The differences between graphic novels and comic books are quickly distinguishing graphic novels as the preferred form of media for sequential art. Enter a major bookstore such as Borders or Barnes & Noble, and its "Graphic Novel" section may be as large as its "Mystery" or "Science Fiction" counterparts.
In previous years, graphic novels were ignored and relegated to the Humor section, or often, not stocked at all in bookstores or libraries, despite their enormous popularity with children and young adults. Independent graphic novels edged onto the literary scene, with Art Spiegelman, Daniel Clowes, and Adrian Tomine grabbing attention and accolades from the mainstream press in the early nineties with stories of ordinary people coping with the rigors of everyday life or, in the case of Spiegelman, the horrors of the Holocaust retold using animal characters.
As the popularity of these independent, quirky works grew, so did the medium, which provided numerous advantages over the comic serial. According to Don Wynnewood, owner of Don´s Atomic Comics and Collectibles, the advantages include affordability (since a single book costs less than a stack of individual 32-page floppy comics), convenience and a lack of ads. Most important, he said, graphic novels “are excellent pieces of art and literature that are traded! Hugo Award winners, Pulitzer Prize recipients, Easers, Harvey´s, etc. There are some amazing pieces of work in the sequential art medium. You´ve just got to look."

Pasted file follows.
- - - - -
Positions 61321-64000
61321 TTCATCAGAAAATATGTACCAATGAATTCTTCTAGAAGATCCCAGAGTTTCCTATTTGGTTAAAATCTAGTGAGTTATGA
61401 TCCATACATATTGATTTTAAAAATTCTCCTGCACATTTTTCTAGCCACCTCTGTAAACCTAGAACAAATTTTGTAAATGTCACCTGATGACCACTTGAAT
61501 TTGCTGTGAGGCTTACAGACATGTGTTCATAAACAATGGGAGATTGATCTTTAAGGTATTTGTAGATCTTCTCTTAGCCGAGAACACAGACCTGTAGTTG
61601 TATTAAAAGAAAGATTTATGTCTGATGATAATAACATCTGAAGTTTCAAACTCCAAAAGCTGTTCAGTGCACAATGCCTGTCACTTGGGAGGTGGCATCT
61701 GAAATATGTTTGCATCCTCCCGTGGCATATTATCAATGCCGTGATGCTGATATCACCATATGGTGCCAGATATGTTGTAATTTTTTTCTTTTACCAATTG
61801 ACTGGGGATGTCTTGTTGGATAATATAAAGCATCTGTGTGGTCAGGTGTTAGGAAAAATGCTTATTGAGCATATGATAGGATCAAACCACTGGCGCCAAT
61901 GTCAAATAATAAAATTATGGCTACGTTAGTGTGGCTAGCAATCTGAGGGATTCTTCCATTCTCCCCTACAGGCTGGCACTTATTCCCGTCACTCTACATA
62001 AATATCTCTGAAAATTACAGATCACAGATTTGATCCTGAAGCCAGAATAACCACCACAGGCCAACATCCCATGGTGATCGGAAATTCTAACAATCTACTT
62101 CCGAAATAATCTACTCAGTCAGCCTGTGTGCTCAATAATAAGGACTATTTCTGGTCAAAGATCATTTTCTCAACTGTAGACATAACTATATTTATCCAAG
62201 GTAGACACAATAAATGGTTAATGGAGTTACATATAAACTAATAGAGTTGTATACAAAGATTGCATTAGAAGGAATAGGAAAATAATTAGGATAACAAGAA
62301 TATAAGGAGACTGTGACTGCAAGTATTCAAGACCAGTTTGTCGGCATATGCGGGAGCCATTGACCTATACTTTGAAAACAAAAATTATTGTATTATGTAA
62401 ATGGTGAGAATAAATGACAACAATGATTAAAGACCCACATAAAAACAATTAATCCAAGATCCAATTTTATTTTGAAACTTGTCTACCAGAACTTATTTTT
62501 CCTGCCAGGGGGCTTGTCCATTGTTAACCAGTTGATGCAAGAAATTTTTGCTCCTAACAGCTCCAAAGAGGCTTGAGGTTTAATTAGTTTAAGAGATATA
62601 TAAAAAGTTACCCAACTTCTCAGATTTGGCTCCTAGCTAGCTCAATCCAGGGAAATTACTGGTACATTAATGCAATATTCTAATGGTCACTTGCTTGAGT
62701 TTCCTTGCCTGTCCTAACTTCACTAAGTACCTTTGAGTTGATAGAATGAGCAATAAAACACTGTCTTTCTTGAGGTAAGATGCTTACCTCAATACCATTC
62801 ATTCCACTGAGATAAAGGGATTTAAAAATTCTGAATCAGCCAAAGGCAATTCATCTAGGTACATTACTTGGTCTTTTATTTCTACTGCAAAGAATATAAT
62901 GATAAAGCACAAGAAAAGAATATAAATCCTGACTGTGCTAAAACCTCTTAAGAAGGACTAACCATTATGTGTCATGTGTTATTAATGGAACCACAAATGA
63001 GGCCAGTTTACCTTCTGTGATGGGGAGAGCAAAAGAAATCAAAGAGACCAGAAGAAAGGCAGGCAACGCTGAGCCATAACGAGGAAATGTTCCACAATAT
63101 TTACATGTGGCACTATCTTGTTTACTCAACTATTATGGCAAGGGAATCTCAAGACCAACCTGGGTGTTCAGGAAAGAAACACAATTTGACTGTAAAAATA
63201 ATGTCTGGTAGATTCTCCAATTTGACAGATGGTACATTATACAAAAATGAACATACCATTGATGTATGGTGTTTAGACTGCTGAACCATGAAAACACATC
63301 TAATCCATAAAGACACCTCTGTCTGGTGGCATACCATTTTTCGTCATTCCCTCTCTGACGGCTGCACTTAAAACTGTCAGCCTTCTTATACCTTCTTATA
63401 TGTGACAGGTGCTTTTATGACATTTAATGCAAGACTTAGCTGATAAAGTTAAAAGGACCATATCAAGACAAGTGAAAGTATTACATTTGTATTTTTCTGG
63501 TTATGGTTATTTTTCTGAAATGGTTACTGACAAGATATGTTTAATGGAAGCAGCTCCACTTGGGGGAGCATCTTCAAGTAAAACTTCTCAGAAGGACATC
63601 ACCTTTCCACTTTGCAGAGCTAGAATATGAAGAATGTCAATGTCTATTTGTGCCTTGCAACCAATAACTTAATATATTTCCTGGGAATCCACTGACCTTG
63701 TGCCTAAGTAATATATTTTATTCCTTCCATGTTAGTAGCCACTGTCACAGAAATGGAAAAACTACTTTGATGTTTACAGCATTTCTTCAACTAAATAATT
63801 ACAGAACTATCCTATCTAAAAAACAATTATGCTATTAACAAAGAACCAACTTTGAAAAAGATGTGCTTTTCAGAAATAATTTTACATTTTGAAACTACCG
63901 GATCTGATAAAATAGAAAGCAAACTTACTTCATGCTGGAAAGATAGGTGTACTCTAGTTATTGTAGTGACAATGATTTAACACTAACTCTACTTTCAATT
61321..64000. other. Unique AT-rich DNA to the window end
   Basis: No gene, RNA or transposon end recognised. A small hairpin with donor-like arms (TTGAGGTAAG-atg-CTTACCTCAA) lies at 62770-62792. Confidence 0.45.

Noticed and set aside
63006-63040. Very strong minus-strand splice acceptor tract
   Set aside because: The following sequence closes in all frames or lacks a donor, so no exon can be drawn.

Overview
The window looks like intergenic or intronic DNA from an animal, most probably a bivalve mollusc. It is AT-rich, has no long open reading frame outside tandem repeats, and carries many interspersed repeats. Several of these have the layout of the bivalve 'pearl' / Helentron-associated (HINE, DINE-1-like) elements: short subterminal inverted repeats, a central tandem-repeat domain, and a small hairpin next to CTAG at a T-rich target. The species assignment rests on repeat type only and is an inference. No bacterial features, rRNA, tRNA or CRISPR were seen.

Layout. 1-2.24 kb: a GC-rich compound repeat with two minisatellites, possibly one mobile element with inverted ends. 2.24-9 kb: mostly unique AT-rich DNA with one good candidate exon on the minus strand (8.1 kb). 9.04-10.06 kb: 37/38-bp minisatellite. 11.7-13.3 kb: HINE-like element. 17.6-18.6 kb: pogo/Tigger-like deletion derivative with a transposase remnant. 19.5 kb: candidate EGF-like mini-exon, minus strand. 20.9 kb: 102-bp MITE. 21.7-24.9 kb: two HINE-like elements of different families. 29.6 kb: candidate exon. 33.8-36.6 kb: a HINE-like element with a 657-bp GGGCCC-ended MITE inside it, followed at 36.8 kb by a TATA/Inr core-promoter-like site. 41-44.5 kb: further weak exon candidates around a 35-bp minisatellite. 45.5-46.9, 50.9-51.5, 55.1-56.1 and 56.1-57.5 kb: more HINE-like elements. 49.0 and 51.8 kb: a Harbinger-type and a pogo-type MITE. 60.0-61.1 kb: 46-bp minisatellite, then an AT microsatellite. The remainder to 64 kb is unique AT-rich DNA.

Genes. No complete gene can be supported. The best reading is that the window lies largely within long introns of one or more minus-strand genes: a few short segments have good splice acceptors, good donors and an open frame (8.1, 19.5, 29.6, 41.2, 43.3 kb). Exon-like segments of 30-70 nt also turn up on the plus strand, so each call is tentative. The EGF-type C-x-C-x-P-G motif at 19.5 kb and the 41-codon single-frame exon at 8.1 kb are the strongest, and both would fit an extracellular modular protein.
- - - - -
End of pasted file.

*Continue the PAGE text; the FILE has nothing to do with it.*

The mainstream comics industry took note and began repackaging many of their titles in graphic novel form. Hollywood noticed, too: United Artists turned “Ghost World” by Daniel Clowes into a commercially and critically successful movie. “Sin City” by Frank Miller was a daring piece of work that showed off the cinematic quality of the graphic novel medium. Robert Rodriguez co-directed with Miller and was so faithful to Miller´s vision that images from the graphic novel were duplicated in the film.
With financial success, critical acclaim and popularity soaring, retailers and publishers are finding the demand for graphic novels hard to ignore. They are also harder to dismiss as "child´s play," when a large percentage of consumers are adults.
Graphic novels have a familiar appeal to the mainstream consumer. The graphic novel feels like a "real book." According to Jim Demonakos, public relations and marketing coordinator for Image Comics, "Graphic novels are much more acceptable to the mainstream buyer because they´re square-bound and are much more like novels."
Unlike single-issue newsprint comics, graphic novels are often of better paper quality and have additional features, such as artist interviews, star introductions and can be found in either paperback or hardcover format. Waiting for the publication of the graphic novel may also prove to be more cost-effective and less of a hassle than buying every single-issue newsprint of a beloved comic.
With the change in format came an expansion in the possibilities of the comic world. Lee Dawson, publicist for Dark Horse Comics, told TDmonthly, "The popularity of manga, especially for young women and girls, is connected with the success of the graphic novels being sold today."
Manga´s success has "bled over into the comics industry," and the comics world is finding that it can expand beyond superhero tropes to a wide range of possibilities. The added space gives comics artists more license to experiment with stories, format, and tell stories the way they envision it.
Demonakos went on to say that, "People want more variety from their comics, just like movies: The summer blockbuster is fun, but the drama, the foreign film, the horror flick — all have their place and audience."
Here are a few examples of graphic novels and comics to watch: